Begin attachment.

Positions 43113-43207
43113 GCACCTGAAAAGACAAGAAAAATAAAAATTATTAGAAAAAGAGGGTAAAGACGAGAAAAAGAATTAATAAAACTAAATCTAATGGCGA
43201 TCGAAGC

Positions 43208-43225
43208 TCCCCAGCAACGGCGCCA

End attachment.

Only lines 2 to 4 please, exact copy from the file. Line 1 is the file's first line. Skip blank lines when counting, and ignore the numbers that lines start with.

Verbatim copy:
43113 GCACCTGAAAAGACAAGAAAAATAAAAATTATTAGAAAAAGAGGGTAAAGACGAGAAAAAGAATTAATAAAACTAAATCTAATGGCGA
43201 TCGAAGC

Positions 43208-43225